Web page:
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A-Level Results 2022 – Regional Analysis


It’s been three whole years since we’ve had exam results in England, and what a three years it has been. Today sees the release of A-Level results across the country, and a bit of digging shows some intriguing trends.

The CAGs and TAGs process through 2020 and 2021 saw huge grade inflation at both A-Level and in GCSEs. Ofqual set a goal this year of reducing those gains by half, then returning to 2019 levels by next year. Largely they seem to have been successful in this aim.

Wider Reading

Sam Freedman has written a sensible article on the grade inflation that took place, the return to exams and why, love them or hate them, they are the fairest system we have. A level 2022 results: Exams may be an imperfect system – but it’s the fairest one we have (tes.com)

Professor Lindsey Macmillan has analysed the overall change in grades this year and dug into the differences between different centre types. An interesting read, particularly around the differences in how much different institution types have or have not reduced their previous gains. Turbulence on the glide path: A-level results 2022 | UCL Centre for Education Policy and Equalising Opportunities (CEPEO)

FFT have analysed the differences in each subject in some depth. A-Level results 2022: The main trends in grades and entries – FFT Education Datalab

Regional Analysis

I wanted to dig into the regional differences in more detail. I was particularly interested to see if there was evidence for regional differences this year due to the impact of variable Covid rates around the country over the past two years.

Ofqual have released grade outcomes by county in England

Looking at A* grades by county I have calculated the percentage increase in these grades from 2019-21, and then the proportion of that gain removed from 2021-22. 

Table showing change in A* grades at A-Level between 2019-21 and from 2021-22

2019-21 Changes: I am struck by the variance in both changes. Increases through CAGs & TAGs range from Hampshire who saw a near doubling in A* grades with a 99% increase, all the way up to a 250% increase in Northamptonshire. These large regional variances had passed me by previously. It would be interesting to see a more detailed analysis looking at what could have caused these differences to be so big. Institution types in that county? Regionally organised moderation? Covid rates?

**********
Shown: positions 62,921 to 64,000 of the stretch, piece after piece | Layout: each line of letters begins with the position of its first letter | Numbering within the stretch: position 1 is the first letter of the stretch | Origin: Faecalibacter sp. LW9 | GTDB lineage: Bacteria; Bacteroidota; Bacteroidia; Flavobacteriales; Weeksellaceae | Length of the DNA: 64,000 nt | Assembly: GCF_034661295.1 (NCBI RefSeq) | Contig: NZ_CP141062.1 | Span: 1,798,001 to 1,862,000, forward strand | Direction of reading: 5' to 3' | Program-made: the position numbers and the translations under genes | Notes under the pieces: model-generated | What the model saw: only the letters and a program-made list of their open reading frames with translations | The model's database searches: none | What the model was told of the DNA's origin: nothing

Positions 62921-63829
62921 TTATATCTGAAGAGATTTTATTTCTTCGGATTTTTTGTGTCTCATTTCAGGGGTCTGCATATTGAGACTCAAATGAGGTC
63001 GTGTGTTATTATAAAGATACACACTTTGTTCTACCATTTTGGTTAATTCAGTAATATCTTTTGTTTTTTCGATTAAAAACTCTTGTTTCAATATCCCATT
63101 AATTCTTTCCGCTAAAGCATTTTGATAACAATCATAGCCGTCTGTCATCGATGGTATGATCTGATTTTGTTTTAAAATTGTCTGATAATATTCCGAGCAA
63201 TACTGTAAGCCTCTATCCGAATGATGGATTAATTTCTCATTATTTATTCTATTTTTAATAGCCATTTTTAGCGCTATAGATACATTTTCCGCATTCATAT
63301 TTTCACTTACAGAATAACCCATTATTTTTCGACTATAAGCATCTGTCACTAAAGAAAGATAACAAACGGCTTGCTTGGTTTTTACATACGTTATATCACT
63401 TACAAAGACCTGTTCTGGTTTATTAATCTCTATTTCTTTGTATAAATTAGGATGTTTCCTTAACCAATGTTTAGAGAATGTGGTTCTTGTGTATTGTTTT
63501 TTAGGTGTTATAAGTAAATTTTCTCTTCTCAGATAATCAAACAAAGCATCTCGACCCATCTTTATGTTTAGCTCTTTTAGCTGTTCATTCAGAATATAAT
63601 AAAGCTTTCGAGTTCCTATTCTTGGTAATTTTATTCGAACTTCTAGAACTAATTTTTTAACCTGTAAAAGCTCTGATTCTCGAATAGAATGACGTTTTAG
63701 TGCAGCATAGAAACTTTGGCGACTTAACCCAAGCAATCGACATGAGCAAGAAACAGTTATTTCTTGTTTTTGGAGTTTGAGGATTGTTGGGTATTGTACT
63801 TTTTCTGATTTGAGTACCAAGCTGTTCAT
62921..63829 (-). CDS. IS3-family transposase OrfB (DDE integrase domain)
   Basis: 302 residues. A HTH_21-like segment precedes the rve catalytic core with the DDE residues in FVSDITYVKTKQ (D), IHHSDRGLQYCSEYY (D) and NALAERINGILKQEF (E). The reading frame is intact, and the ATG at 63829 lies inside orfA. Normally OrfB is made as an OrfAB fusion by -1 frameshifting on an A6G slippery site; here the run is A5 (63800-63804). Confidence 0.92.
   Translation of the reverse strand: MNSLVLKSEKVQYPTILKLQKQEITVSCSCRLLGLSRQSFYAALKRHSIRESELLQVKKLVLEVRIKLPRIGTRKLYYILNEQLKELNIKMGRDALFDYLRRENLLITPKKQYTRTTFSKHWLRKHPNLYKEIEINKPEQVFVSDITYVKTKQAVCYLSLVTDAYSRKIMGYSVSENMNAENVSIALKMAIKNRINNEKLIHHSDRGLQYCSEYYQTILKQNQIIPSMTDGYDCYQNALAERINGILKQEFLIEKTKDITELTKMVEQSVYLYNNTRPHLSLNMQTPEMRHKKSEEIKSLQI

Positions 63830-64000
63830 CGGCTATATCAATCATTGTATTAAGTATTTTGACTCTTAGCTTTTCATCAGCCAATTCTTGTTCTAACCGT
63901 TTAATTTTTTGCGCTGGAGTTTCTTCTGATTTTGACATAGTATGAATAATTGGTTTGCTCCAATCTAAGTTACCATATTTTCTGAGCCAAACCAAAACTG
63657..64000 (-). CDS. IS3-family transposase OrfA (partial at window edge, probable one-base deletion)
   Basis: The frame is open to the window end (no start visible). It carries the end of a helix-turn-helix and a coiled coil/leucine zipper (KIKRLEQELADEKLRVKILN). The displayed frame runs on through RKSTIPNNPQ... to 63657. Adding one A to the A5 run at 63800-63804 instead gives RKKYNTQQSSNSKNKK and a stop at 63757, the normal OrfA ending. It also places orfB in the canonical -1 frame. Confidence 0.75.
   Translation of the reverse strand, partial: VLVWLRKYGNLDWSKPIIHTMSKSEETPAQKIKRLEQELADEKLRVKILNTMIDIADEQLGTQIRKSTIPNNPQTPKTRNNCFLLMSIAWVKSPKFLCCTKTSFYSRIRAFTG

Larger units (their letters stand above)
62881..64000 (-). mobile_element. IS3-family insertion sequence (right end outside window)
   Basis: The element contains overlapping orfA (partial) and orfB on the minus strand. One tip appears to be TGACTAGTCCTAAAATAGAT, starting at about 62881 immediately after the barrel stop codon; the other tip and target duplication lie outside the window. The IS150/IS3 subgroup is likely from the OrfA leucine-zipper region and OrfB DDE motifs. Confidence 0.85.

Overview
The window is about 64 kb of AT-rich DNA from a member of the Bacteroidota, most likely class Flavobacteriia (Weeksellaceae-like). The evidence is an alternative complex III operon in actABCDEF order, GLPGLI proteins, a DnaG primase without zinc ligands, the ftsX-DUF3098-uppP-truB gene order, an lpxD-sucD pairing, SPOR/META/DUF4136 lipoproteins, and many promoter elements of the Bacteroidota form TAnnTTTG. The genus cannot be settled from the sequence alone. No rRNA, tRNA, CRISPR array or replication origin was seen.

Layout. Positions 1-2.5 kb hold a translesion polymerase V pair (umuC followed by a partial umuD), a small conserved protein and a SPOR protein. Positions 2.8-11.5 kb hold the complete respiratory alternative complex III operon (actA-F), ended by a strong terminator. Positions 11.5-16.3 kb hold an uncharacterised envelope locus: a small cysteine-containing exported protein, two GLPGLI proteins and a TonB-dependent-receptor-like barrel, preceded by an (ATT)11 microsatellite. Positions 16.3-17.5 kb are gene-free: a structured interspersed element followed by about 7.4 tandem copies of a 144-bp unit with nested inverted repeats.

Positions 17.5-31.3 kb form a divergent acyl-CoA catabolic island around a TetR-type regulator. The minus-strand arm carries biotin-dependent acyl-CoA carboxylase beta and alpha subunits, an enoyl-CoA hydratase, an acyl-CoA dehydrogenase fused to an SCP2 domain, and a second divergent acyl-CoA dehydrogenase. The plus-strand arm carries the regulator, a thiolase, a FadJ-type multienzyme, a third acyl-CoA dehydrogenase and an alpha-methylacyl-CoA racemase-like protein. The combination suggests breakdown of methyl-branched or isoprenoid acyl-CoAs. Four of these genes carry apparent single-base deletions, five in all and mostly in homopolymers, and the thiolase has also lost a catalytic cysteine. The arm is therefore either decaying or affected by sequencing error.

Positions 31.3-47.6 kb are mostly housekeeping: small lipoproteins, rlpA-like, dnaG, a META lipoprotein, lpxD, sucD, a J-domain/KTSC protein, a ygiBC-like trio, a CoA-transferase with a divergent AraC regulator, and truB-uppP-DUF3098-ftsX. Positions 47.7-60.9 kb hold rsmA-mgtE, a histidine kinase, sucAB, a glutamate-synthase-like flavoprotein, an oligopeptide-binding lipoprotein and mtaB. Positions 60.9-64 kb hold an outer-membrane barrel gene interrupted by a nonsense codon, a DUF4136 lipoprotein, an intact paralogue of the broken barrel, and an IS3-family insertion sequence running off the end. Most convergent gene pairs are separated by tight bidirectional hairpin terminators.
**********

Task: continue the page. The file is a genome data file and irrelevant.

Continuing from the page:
2021-22 Changes: There is considerable variation here too. Most counties see around 40-50% of the previous gains removed, which is exactly in line with the target that Ofqual had set themselves. But again there is variance. Hampshire only saw 9% of their previous gains lost, yet the Isle of White lost 73% of their previous gains. These are two small counties, but the differences between larger ones are not insignificant. For these again I can only hypothesise about the reasons for such differences. Covid rates? Affluence and access to tutoring etc? Does this show which regions pivoted to online learning with the greatest success back in 2020/21? I have far more questions than answers here and look forward to more detailed analysis from others that may help answer this.

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This graph shows the degree of variance from county to county. With the x-axis showing grade inflation from 2019-21 and the y-axis showing gain removed from 2021-22.

The picture is much the same when looking at A&A* grades, not just A*:

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If you would like to poke around with the numbers you can download my working here. Or better still head over to Ofqual yourself and take it from the source.


There are considerable regional differences in A-Level results this year. The reasons for these are complex and unclear at this stage. It is likely that the variances at institution level are even more extreme, we’ll have to wait for more granular data to see this. It’s also likely that this pattern will be replicated next week with GCSE results. 

With this variance throughout the system it is more important than ever that school, academy & MAT leaders, RSCs, Ofsted and others use the data that is published with extreme caution. School leaders, please take the approach the TEAL Trust have done this yearwhen ‘promoting’ your results. Ofsted & co, please take the advice of the DfE about not comparing schools using this data.

Originally published on LinkedIn: https://www.linkedin.com/pulse/a-level-results-2022-regional-analysis-daniel-stucke/

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